It was September in Hell-A (Los Angeles) when Peter Tosh arrived for a week long business trip in Tinseltown. Scheduled for record company meetings and promotional radio interviews, the 6' 5" dreadlocked rasta was an imposing figure as he stomped the glittered halls of Atlantic Records. Hopes were high for his latest album Mystic Man, released by the Rolling Stones record label a few months prior to his arrival. Tosh’s first album for the Stones’ label Bush Doctor was a moderate success and his collaborative single with Mick Jagger “You gotta walk and don’t look back” was a marginal hit. The song, a modified version of the Smokey Robinson tune written in 1965 was first recorded by Tosh in the 60’s as a ska track. Getting a vocal assist from Mick Jagger helped Tosh showcase the song on Saturday Night Live and would ultimately become his highest charting hit.
But his new album was void of any Jagger pop cuts and Tosh had no intention of crossing over, instead he reasserted his contrarian militancy stance. Mystic Man contained no singles other than the reggae-disco track “Buk-in-hamm Palace”, a song about smoking ganja with Queen Elizabeth. Needless to say this song did nothing to improve his commercial appeal and any thoughts of the Stones having another reggae superstar that could sell records like Bob Marley soon vanished.
Mystic Man is a proud declaration of Tosh’s lifestyle, raging against Western decadence and consumerism and swearing off Babylonian hamburgers, and pink and yellow-green soda’s. Blistering tracks like “Rumors of War” and “Fight On” address subjects few artists in the 70’s dared to touch, like black majority rule in South Africa, while “Recruiting Soldiers” vows to gather enough freedom fighters to overthrow Satan’s New World Order. Perhaps the best display of Tosh’s provocative songwriting skills is the compelling roots classic “The Day the Dollar Die”, a fiery plea for the demise of fiat currency and crony capitalism. Without the assistance of a Jagger duet and an album cover that showcased Tosh’s scars from a police beating the album offered little to excite an American audience, unless of course you were a hardcore reggae lover.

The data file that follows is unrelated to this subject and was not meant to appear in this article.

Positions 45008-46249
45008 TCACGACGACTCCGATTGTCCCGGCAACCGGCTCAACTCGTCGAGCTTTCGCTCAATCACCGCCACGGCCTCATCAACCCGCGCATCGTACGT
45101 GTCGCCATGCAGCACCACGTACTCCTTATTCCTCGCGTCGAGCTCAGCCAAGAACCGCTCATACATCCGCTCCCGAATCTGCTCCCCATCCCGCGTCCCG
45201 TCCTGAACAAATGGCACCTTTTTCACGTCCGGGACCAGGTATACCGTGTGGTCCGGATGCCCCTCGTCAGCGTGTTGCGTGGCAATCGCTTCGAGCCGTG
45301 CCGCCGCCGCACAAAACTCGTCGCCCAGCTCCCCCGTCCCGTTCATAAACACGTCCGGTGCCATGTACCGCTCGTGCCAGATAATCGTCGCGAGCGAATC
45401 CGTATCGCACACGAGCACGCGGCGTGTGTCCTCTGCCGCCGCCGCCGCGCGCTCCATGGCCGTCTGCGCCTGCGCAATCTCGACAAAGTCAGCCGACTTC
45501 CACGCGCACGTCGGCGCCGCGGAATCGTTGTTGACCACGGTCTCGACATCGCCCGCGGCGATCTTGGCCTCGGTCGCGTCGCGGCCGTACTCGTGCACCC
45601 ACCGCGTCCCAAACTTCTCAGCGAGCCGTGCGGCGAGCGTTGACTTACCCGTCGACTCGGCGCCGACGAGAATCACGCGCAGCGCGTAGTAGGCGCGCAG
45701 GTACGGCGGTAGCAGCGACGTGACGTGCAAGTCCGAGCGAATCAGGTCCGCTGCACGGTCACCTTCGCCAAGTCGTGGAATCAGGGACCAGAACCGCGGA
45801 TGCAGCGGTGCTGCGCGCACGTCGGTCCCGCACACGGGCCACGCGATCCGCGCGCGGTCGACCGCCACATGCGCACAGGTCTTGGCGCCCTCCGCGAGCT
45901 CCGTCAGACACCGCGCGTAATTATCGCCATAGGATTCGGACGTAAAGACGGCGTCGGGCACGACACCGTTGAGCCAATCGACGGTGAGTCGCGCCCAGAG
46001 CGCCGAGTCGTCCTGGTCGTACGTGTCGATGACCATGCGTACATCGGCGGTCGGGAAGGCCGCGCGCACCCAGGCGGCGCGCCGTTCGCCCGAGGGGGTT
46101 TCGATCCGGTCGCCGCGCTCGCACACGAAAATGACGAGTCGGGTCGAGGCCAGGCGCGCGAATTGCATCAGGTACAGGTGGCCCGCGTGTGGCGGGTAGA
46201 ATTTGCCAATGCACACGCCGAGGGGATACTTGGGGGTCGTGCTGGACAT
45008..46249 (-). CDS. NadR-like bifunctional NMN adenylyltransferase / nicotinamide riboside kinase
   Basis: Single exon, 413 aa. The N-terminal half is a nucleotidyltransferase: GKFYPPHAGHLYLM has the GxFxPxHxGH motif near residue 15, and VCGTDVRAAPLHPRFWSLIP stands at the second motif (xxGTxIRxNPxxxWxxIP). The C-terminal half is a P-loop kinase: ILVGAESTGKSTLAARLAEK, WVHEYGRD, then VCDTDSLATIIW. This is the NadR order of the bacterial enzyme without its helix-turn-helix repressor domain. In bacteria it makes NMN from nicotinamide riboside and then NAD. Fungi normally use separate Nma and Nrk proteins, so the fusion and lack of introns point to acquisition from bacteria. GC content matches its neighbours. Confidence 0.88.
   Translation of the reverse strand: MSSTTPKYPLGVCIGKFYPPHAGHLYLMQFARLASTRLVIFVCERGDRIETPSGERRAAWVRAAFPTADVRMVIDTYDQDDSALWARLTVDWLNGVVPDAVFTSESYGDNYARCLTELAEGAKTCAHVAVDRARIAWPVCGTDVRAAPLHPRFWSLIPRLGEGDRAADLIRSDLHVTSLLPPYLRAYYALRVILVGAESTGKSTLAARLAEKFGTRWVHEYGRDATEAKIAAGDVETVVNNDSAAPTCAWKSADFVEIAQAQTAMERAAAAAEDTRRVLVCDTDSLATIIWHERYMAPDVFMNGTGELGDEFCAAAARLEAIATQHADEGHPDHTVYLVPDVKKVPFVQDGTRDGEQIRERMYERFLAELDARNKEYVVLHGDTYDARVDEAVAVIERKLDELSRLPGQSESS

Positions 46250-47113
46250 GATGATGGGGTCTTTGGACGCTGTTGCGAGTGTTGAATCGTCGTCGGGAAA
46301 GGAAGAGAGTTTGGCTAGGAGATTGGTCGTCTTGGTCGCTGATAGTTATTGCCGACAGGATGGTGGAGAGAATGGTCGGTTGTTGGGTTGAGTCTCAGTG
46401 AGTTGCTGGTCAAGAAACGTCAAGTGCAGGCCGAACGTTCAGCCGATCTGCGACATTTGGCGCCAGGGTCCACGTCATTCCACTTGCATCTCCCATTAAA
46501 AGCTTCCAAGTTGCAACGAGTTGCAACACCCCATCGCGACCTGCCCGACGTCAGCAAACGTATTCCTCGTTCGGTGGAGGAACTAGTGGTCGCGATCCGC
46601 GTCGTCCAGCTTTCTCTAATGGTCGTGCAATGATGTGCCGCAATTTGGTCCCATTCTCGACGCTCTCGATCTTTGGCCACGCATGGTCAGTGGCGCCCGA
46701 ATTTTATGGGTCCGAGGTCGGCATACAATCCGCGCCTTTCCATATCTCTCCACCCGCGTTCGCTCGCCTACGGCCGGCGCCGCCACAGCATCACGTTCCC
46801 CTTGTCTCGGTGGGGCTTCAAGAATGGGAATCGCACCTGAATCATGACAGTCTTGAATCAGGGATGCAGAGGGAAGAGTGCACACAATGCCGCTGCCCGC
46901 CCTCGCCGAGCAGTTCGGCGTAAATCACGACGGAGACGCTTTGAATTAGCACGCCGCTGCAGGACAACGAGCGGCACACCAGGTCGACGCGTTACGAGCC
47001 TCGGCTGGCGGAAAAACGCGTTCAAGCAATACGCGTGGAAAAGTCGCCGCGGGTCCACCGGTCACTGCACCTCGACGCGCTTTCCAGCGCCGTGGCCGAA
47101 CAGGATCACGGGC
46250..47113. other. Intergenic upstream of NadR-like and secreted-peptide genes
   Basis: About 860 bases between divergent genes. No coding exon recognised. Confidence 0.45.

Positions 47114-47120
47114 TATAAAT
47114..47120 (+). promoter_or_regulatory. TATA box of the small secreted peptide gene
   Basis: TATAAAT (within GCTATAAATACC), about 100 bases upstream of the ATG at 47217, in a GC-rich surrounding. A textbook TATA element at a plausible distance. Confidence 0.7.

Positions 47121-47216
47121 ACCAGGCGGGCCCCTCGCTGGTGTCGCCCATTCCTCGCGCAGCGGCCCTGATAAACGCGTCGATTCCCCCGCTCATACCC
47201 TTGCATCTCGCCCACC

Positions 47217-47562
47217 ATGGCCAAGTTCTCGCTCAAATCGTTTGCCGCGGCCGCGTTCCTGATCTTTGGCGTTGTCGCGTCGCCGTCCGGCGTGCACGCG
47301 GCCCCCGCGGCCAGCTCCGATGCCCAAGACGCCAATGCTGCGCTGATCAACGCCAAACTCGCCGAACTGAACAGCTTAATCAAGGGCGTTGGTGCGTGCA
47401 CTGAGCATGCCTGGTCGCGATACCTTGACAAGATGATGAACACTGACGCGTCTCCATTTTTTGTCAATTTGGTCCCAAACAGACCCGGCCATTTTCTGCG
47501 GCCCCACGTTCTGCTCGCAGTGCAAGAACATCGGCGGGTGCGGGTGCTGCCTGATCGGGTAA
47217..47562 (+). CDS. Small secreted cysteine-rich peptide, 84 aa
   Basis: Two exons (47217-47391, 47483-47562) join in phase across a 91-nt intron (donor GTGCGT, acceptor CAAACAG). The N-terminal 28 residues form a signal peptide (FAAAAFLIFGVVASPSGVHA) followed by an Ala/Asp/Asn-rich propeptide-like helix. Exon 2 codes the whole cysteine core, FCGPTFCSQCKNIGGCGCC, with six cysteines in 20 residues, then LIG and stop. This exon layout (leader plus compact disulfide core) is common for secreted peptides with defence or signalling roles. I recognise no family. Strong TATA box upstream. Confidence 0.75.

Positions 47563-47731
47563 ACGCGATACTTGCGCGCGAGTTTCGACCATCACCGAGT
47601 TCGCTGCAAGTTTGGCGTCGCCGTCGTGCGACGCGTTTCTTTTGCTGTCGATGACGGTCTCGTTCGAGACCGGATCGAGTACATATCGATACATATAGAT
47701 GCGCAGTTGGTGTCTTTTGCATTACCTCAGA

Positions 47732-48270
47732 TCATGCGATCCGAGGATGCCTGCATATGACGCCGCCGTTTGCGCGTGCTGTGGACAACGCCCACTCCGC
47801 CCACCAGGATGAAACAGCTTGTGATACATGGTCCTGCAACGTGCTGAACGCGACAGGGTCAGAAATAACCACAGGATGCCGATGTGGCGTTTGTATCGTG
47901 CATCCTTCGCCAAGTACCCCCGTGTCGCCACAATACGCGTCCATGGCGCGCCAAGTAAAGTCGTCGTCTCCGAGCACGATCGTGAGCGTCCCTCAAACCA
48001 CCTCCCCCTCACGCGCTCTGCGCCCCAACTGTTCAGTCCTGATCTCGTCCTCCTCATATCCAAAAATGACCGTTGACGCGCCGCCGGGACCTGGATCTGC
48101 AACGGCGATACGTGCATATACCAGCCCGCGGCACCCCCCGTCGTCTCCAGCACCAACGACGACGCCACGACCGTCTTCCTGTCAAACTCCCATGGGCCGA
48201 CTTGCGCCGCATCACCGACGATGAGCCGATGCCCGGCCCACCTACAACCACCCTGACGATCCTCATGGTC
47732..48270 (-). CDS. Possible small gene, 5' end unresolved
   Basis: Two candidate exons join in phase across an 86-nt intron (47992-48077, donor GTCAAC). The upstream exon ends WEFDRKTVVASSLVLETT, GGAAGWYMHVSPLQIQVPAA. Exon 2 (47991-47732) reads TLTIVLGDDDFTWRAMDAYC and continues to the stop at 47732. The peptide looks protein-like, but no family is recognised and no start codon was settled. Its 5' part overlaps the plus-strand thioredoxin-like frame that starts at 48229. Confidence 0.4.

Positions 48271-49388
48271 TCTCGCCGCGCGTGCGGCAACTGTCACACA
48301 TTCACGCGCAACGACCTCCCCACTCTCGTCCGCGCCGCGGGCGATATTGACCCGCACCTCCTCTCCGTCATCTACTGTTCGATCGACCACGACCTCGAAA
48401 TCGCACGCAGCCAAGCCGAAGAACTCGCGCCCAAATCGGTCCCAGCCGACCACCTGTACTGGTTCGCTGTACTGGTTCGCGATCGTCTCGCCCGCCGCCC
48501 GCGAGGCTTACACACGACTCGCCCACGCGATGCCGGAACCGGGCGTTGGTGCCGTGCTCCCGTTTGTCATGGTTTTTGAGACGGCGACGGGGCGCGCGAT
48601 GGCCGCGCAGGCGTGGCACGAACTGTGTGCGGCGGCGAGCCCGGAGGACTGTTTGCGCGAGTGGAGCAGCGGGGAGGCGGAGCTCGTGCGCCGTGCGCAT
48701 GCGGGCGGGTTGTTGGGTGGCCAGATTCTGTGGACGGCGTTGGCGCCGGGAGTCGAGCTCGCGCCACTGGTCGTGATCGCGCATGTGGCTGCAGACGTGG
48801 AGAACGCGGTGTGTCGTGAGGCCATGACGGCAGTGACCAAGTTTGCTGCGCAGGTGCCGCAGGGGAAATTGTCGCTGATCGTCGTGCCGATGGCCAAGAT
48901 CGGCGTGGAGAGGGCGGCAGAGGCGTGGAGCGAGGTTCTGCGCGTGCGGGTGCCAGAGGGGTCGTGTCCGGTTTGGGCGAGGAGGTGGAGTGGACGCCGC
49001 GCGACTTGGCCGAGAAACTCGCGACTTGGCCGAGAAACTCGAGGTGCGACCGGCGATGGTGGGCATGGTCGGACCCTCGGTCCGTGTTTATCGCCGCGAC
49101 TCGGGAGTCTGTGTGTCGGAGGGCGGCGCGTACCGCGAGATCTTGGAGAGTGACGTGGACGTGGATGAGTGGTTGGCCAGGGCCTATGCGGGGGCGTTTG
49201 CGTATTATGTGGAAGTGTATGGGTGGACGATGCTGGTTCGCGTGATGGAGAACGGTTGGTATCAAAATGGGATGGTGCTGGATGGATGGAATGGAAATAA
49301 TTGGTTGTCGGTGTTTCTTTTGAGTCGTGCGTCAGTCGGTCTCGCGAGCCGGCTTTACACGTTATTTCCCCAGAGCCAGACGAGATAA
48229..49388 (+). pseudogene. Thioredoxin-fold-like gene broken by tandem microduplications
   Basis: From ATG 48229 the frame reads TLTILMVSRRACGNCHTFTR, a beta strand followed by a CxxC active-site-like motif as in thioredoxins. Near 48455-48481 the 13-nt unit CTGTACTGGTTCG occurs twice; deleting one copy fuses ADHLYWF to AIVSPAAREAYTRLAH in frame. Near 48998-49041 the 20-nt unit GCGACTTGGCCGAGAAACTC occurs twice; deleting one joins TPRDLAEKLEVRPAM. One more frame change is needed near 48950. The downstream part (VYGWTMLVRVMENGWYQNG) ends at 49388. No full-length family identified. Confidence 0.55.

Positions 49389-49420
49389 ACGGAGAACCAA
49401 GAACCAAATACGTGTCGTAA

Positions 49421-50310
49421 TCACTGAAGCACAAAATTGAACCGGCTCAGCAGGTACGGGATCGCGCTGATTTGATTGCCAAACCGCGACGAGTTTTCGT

Fearing that his album wouldn’t be properly promoted Tosh began to sour at the thought of having another flop while Bob Marley continued to pile up gold albums. He was disappointed that his relationship with the Rolling Stones hadn’t resulted in bigger record sales and plush greener pastures. That relationship ended a year later when the Stones were nowhere to be found during the promotion of one of Tosh’s best albums Wanted Dread and Alive. Unfortunately for Tosh the album was released near the time of Bob Marley’s untimely death from cancer and once again Marley’s album sales continued to dominate over the man that taught him how to play the guitar. When Tosh wasn’t on the road promoting in Los Angeles he could be found smoking out his hotel room while watching television. It was on this particular Californian day when contributing editors for the Reggae News Roger Steffens and Hank Holmes, found Tosh watching the news through a fog of marijuana smoke. Steffens, the world renowned reggae archivist and historian thought it was funny to see Tosh practice such Babylonian customs but a smiling Tosh explained, "I love to watch television in Babylon, especially the news because it's so full of corruption. I man know there is so much corruption, there is bound to be an eruption!"
The conversation turned from politics to music, and when Tosh discovered that Holmes had an immense Reggae collection housed in his Hollywood apartment they all piled into a station wagon and drove across town. For Tosh it was a revelation as he discovered more than twenty records released under his name he never knew existed. Including 45’s of organ solos and singles attributed to "Peter Touch" for which he had never been paid a cent. After an hour of digging through the crates, Hank Holmes and Roger Steffens turned on a tape recorder and each asked questions in a candid Hollywood interview with the mystic man. By this point in the evening the good smell of the Maui Wowee had flooded the apartment and a thick fog of smoke hung in the air as Tosh waxed poetic on a range of topics…